Men will have to wait a bit to witness my tendency to make crass jokes and say inappropriate things.

A little over a week into Tinder, I’ve learned a thing or two. And not just about online dating.

  1. Tinder is fantastic for my fat-girl-ego. Nearly everyone I swipe right turns out to be a match. It assuages the hesitation of the girl in me who asked N – “Why would any man want to date someone who is fat?”N was uncharacteristically patient with me and said, “Because not all men are so shallow that their prime concern is how a woman looks. There are men out there who are good people looking for companionship.”

    I must admit, I was ashamed at my own cynicism regarding men. So much for my ideas on body positivity and my efforts not to generalise. Sigh.

    Anyway, now that I am on Tinder and all these men are “matches”, they act like power boosters for the ego. Which is something I could really use once in a while.

  2. Men might not be shallow, but tuns out I am. I find myself itching to swipe left for anyone who is:

    – Unemployed (I am even tempted to read “self-employed” as “unemployed”)Who uses bad grammar in their description

    – Who has attended a college/institution I have little to no respect forOh and that is not all.

    A man posing with his Mercedes is a snob. But anyone with a job I know doesn’t pay squat also doesn’t seem attractive. Techies are boring and “freelancers” are jobless.

    In retrospect, I am a terrible person. Not to mention shallow. And a snob.

    Sigh. Either I change how I think about things or I stop expecting men to show more depth of character than I am capable of. I like the former option better. 

  3. Having admitted my own failings, I can now go on to laugh at the many ridiculous things one sees on Tinder

    – Men with spouses or partners in their profile pics. Dude – what the hell are you doing? Either you’re an ass looking to cheat or you think having multiple partners somehow makes you a stud. Or you have no idea what Tinder is about. Either way, you’re getting swiped left without a second thought.

    – So much patriarchy – I once got a request from a guy whose description said “Hope there are some sanskaari girls here; most girls these days either smoke or drink.” I experienced the ultimate pleasure of cheap thrills when I asked the guy to fuck off.

    – There are also ones with memorable quotes like, “Men will be men; what do you want them to be – donuts?” or “I am who I am because you are you.” or men who’s current employment is as an “Individual.”

  4. 9/10 profiles have something to say about the love of travelling or some *insert wanderlust quote*. Is this the new fad? I’d like to see a man honestly admit that he’d rather just sit at home and binge watch movies.

Anywhooo – I never did expect Tinder to send me down the introspection route but it did and maybe I can learn to unlearn some things. We’re conditioned to prize academics and career prospects over all other “unimportant” things during the formative years of our life. Love-life and matrimony are things that belong to the “future”. Now that the “future” is here, how do I reorganise and reshuffle my priorities?

I feel guilty every time the presence of IIT/IIM on the description bar makes me instinctively give the profile a closer look. It’s something I always dissed others for. Clearly, I am not immune to it.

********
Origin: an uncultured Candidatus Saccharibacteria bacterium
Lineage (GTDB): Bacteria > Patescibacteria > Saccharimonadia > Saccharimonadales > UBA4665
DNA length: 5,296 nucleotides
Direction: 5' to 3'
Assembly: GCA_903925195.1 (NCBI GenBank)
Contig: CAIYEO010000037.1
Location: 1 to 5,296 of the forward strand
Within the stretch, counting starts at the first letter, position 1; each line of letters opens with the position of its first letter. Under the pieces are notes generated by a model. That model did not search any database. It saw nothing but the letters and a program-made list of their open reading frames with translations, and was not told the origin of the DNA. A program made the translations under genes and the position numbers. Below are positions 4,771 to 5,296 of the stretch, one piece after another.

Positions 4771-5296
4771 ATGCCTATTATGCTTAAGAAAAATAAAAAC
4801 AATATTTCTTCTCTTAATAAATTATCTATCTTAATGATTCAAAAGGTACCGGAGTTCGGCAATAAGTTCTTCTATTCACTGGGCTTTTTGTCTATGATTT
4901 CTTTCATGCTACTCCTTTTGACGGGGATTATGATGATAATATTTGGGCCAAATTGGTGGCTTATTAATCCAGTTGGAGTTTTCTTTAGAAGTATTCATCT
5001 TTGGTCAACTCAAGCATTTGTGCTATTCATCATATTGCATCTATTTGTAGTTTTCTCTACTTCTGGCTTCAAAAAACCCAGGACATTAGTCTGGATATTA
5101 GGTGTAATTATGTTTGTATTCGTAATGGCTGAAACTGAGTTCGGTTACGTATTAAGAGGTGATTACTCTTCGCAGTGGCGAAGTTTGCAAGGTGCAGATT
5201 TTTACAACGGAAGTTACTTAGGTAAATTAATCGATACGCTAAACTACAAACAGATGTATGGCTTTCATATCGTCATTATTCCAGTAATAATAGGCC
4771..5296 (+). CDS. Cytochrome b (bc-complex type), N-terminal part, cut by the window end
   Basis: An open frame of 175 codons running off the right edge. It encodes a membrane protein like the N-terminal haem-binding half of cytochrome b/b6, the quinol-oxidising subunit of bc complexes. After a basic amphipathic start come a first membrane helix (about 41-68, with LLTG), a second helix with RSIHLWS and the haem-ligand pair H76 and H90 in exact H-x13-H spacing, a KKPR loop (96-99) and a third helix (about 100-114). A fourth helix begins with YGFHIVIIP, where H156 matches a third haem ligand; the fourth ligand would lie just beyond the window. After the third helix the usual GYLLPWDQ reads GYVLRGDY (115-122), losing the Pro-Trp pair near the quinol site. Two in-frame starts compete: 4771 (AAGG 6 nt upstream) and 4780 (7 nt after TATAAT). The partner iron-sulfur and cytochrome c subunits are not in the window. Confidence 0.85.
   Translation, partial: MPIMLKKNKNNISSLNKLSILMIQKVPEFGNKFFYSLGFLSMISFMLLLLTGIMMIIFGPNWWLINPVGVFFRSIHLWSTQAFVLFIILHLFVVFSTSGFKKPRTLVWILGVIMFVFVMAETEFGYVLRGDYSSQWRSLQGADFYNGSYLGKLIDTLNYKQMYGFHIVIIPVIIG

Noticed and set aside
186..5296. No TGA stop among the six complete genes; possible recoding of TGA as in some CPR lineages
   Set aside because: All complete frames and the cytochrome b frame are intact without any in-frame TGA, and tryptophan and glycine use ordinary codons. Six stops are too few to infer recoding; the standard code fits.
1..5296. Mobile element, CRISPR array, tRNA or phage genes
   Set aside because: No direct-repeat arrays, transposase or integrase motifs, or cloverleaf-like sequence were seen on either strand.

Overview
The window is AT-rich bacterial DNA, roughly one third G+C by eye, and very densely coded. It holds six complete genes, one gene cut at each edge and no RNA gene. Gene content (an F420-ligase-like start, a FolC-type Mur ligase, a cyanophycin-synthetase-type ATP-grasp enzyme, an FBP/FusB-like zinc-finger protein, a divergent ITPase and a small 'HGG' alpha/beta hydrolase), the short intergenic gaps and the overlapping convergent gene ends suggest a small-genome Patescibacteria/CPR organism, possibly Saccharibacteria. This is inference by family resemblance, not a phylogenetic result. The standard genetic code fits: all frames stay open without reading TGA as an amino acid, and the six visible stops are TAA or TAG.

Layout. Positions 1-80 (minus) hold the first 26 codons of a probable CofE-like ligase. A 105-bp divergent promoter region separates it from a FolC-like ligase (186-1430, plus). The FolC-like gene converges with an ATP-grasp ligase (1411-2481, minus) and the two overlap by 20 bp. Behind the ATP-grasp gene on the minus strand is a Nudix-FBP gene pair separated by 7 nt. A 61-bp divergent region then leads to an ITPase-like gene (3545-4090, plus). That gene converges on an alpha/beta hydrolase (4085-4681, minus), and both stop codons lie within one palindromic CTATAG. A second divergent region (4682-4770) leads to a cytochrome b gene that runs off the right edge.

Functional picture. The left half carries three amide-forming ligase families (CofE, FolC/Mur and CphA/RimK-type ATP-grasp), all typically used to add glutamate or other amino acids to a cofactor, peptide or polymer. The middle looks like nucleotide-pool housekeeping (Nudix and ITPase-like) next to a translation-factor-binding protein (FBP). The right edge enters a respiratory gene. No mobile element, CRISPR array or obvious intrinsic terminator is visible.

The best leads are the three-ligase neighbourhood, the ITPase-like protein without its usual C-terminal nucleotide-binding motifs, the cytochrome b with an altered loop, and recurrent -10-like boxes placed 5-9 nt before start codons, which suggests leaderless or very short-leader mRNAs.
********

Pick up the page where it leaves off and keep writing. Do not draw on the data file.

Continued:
But I need to be. When did I begin to look at degrees before people? Or is that just how you filter profiles in a country where being one in a million counts for nothing because that only means you have 1000000 others in the same spot?

I’ve now started to be less flippant about my Tinder “swipes”. I actually read the entire profile before taking a call.

But the bad grammar is a total turn off and that’s an immediate no. That’s shallow alright but I refuse to apologise. We’re all allowed one vice, right?

On Tinder-ing

Until this morning, I was unaware of the existence of Tinder. I was made to Google it by a dear friend who insisted that I stop living under a rock. It opened my eyes to the world of online dating. Dating – not a matrimony site. So the search results didn’t make me want to just shut down my browser. So there really exists this world – one that seems rather popular and one I was completely oblivious to. I wonder what that says about me. I am a nerd, but the nerd-iest of my friends seem to be aware of this Tinder business. So I decided to get out of my hole and download the App. It has a pretty white woman (obviously) on the download badge but then so do most other apps. I decided not to care. The download complete, I proceeded to check out the App

  1. First thing – my profile. “Description” – I always fumble when such questions are posed. It is as bad as a job interview where they ask – “Okay, tell us something about yourself.” What is one to tell them? That I find that question boring and I am interested in their job and I also really want the money?

    This is similar; only you’re looking for the job of a “girlfriend” or whatever the hell one wants to be called.

    I also find it weird to have to tailor your profile to get someone to be “interested” in you. How is that done – and without lying? What end purpose will that serve? I decided to come back to this later and work on the rest of my profile first.

  1. I tend to be rather anal (read paranoid) about online security. I can conjure up in my head the worst-case scenario for just about everything. Especially the things that can happen if my personal details are available in public. Publicly available photographs are the worst.

    I just could not get myself to put up photos, especially ones where my face is completely visible. I could vividly imagine every creepy old man and peeping tom doing the worst things.

    I managed to get myself to upload that one picture with me under the tree where my round figure looks somewhat flattering and the tree is more visible than my face. The voices in my head screamed “hypocrite”

  1. It seems one has to turn on location services in order for the App to suggest your “match”. I can barely turn on location services for Facebook or Uber. But to do that for a dating app?

    My hands refused to cooperate. The worst-case scenarios in my head worsened as the Criminal-Minds-like-psycho-stalkers did terrible things with my location.

Even if I did find some “match”, I would probably spend my time looking for signs of a psychopath rather than looking into the man’s eyes. Sigh In the two hours I spent with my phone this morning, I learnt that mobile-online-dating are not for me. Nope.